• The client’s personal, commercial and technical needs, interests, aims and objectives can be achieved. The process helps the client to identify underlying interests and the implications that various alternative outcomes may have on those interests.
  • The process is entirely flexible and can be tailored to meet the parties’ needs and all issues.
  • The clients have active participation in the process and control the outcome.
  • It is voluntary. The parties can withdraw from, or terminate, the mediation at any time. The mediator has no coercive powers.
  • The process is culturally sensitive and adaptable. A team of mediators can be employed, representing the diverse cultural backgrounds, in multi-party cases. A bilingual mediator can establish credibility and authority in a case involving language obstacles.
  • The process provides a tool for project managing large, complex or multi-party disputes.
  • It can provide a speedier resolution. It can be arranged quickly, often within a few days or weeks.
  • A mediation can take from a few hours to one or more days. Mediations rarely take more than a few days, even in relation to complex or multi-party commercial disputes.
  • The process is low-risk; there is “nothing to lose” by attempting a mediation.
  • It has a high success rate and produces durable results. The statistics vary, but range from 65% to 85%, representing cases that settle at mediation, and some mediators advertise success rates in excess of 90%. The outcome is likely to be more palatable to clients than any solution that a court or arbitration tribunal imposes, as the clients themselves have responsibility for creating it.

Disadvantages

The long list of the benefits shows that it can be difficult to argue against mediation.

However, some clients may still have reservations. Some of the disadvantages include:

  • If unsuccessful, mediation will add time and cost to the process of resolving the dispute.
  • There is a fear that the process will expose the client’s hand or strategy. As nothing said may generally be used in later proceedings, the risk is the inadvertent release of information to the other side that may give some indication of future litigation strategies or may alert the opponent to possible avenues of inquiry if the dispute does not settle. Generally, however, strategic discussions will occur in private session with the mediator, who is acutely aware of his duties of confidentiality.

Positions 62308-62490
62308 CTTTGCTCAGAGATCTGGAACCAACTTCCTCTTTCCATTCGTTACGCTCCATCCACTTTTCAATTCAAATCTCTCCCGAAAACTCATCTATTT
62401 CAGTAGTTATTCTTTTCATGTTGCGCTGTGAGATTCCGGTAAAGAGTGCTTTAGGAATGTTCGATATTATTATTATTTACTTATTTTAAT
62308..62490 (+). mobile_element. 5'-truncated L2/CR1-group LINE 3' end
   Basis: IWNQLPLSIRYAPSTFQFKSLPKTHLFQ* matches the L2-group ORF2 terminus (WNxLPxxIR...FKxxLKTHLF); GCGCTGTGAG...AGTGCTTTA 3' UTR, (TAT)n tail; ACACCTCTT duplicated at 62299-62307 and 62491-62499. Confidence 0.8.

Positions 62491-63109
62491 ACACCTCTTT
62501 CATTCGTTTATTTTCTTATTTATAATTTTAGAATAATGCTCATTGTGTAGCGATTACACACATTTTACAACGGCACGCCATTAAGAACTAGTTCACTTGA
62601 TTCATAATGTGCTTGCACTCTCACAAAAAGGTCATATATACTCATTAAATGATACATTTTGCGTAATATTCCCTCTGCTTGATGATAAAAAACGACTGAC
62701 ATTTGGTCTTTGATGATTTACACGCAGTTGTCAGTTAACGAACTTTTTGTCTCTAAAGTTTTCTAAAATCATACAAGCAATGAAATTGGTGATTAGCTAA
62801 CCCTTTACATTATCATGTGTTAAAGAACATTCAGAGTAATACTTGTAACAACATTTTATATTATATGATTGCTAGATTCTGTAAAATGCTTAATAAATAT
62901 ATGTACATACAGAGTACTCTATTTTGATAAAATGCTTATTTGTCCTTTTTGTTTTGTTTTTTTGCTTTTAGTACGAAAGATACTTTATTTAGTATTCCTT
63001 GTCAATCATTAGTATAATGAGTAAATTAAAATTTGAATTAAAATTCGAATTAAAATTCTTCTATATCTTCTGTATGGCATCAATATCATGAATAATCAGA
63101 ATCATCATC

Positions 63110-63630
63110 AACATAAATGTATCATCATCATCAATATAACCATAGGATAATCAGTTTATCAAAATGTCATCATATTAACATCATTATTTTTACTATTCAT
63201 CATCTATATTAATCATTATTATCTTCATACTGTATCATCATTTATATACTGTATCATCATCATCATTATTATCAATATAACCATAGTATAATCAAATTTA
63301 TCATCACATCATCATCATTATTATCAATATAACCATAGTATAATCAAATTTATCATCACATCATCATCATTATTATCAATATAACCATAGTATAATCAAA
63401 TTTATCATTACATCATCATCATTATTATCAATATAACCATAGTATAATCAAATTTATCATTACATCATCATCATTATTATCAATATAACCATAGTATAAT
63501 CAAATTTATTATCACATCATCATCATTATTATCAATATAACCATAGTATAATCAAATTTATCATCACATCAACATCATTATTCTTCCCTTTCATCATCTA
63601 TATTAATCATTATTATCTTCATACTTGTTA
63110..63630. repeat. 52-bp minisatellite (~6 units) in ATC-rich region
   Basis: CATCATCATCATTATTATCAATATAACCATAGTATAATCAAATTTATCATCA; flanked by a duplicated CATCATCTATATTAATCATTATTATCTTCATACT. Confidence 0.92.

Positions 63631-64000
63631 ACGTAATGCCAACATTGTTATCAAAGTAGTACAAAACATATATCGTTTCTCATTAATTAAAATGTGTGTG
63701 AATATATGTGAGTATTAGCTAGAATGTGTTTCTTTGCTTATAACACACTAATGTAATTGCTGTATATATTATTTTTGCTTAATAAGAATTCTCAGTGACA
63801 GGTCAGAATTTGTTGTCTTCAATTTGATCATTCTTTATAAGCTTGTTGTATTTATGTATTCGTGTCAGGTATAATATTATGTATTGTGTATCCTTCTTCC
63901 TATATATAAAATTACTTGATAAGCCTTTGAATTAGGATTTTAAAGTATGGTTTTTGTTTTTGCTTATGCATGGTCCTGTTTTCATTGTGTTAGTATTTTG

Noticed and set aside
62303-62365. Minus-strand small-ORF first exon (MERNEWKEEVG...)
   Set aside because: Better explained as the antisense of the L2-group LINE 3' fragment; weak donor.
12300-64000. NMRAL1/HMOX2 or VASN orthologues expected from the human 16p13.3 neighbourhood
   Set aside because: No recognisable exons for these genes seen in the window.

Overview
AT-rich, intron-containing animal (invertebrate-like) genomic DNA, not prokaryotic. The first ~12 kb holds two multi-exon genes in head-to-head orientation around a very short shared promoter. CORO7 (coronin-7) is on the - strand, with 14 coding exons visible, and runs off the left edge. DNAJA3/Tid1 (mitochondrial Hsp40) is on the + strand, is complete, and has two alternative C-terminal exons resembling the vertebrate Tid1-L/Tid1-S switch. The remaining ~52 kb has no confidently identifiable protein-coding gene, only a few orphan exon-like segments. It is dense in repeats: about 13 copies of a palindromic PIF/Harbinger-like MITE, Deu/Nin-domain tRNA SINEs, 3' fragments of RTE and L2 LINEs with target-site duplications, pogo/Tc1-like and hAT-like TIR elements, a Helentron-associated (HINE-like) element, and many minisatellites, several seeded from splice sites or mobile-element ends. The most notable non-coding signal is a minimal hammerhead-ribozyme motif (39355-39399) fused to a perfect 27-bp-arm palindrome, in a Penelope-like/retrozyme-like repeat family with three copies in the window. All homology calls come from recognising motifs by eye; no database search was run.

• Mediation is “non-binding” and some argue that an uncooperative party could manipulate its voluntary nature. The assistance of a mediator is a powerful tool for overcoming a lack of co-operation in mediation; the mediator may even terminate a process where he considers that a party is not participating in good faith. There is a misconception that settlements reached in mediation are not enforceable. Most mediation agreements stipulate that the settlement reached will be enforceable as a contract once it is in writing and signed. There are other forms of giving effect to an agreement reached at mediation, including by court order (if there are associated proceedings).
  • The mediator cannot order or require disclosure, which a party may feel is required prior to agreeing to a mediation, although the extent of disclosure can be agreed between the parties as part of the process.
  • Parties who consider that they have a strong case, may feel that this is not adequately recognised through the process. If this is the case, it may be worth considering a more evaluative approach.

Confidentiality

Mediation agreements will usually include express provisions about confidentiality in relation to:

  • The process as a whole. Therefore, neither party can disclose any information arising out of, or in connection with, the mediation without the express consent of the other party.
  • Information given to the mediator during the process. This includes the private sessions with the parties. Therefore, the mediator cannot disclose this to the other side or any third party, unless the party disclosing it consents.

As confidentiality is integral to the process, a confidentiality clause is likely to be implied in the absence of an express confidentiality clause.

Who pays the costs?

Who should bear the costs of the mediation is a matter for agreement between the parties. One common approach is as follows:

  • The parties agree to share the mediator’s fees, expenses (for example, travel) and other costs of the mediation (for example, venue, food and refreshments).
  • The parties agree to bear their own legal costs (this includes preparation for, participation in and representation at the mediation).

For any questions you may have concerning mediation contact Joanna McKenzie or Patricia Rosario.

EM Law Joanna McKenzie Patricia Rosario